America’s New Realism in the Middle East
Biden’s Saudi Trip Reflects an Acceptance of the Region as It Is
On October 26, U.S. Secretary of State Rex Tillerson told reporters in Geneva that “the United States wants a whole and unified Syria with no role for [President] Bashar Assad in the government.” He added, “The reign of the Assad family is coming to an end, and the only issue is how that should be brought about.”
Tillerson’s statement seemed confusing—was Washington toughening its stance on Syria? It was particularly odd coming from someone whose boss, U.S. President Donald Trump, has referred to Syria as “quicksand” from which the United States should steer clear.
What made the statement odder still is that Assad is in no hurry to leave, and Washington knows it. His opponents are in disarray. Over the past year, his forces have retaken insurgent strongholds in Aleppo and eastern Syria. All remaining credible efforts to topple him are dominated by jihadists, who cannot hope to receive the international backing they would need to succeed. Non-jihadist insurgents have been reduced to the status of Jordanian and Turkish border guards, while the U.S.-backed Kurds in northern Syria want to cut a deal with Damascus.
Opponents of the Assad regime attribute his string of victories to Russian or Iranian support, and it’s true that Assad would be worse off without his allies. He would perhaps be dead. But the story of how Syria’s failing regime rebounded to win the war isn’t just about who supported Assad. It’s also about the coalition, the Friends of Syria, that supported his opponents—until it didn’t.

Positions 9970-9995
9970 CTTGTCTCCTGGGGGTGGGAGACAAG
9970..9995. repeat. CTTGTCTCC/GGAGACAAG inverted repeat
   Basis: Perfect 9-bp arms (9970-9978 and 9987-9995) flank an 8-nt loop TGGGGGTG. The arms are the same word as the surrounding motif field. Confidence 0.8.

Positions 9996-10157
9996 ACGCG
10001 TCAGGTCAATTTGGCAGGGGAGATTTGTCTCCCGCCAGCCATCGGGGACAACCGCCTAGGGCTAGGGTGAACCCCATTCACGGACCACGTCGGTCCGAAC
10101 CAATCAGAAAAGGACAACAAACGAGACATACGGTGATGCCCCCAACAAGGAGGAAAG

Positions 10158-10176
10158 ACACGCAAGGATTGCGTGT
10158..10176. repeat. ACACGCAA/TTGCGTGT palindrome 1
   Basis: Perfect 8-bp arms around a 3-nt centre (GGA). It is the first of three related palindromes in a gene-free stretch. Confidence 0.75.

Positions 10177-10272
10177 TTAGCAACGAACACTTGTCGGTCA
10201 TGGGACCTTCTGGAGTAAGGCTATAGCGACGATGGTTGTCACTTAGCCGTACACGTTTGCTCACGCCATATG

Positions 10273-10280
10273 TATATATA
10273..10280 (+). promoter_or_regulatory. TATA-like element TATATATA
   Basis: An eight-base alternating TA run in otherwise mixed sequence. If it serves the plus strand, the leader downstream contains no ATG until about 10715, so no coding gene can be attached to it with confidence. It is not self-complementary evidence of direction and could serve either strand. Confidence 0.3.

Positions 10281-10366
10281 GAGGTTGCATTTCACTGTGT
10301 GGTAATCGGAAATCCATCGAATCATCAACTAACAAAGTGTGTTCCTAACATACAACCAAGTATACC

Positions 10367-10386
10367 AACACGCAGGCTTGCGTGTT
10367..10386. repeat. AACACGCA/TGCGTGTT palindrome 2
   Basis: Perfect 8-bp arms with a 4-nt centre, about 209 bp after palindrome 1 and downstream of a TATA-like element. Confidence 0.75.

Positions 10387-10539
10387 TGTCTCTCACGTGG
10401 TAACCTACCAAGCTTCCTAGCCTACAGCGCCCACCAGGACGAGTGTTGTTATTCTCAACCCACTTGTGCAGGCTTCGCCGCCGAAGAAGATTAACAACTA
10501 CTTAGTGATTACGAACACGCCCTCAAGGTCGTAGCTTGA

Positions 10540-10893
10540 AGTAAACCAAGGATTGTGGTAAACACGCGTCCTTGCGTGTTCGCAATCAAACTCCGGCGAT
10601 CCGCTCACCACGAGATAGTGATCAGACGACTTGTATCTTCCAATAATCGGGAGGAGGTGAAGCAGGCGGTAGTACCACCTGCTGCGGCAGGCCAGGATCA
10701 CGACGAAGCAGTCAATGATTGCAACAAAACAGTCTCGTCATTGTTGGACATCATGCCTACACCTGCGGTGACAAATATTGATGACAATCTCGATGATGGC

Syria looked very different five years ago. At the time, Assad was facing widespread unrest and defections from his military, and many observers thought he was on the way out. To hurry him along, the United States and France engineered a coalition known as the Friends of Syria.
The first Friends of Syria conference was held in Tunis in February 2012. It drew a big crowd. Nimble American diplomacy had collected all the major anti-Assad actors—the United States, France, Saudi Arabia, Turkey, the United Kingdom, and Qatar—and padded the guest list with lesser critics, such as Albania, Austria, and India, to make for an impressive total of 60 nations calling for political transition in Syria.
The Friends of Syria held three more meetings in 2012: in Istanbul, Paris, and finally Marrakech. The coalition used each event to pledge more aid to the opposition and trot favored dissidents out in front of the cameras in the hopes of granting them international legitimacy. In December 2012 in Marrakech, a record-breaking 114 international delegates called for Assad’s overthrow.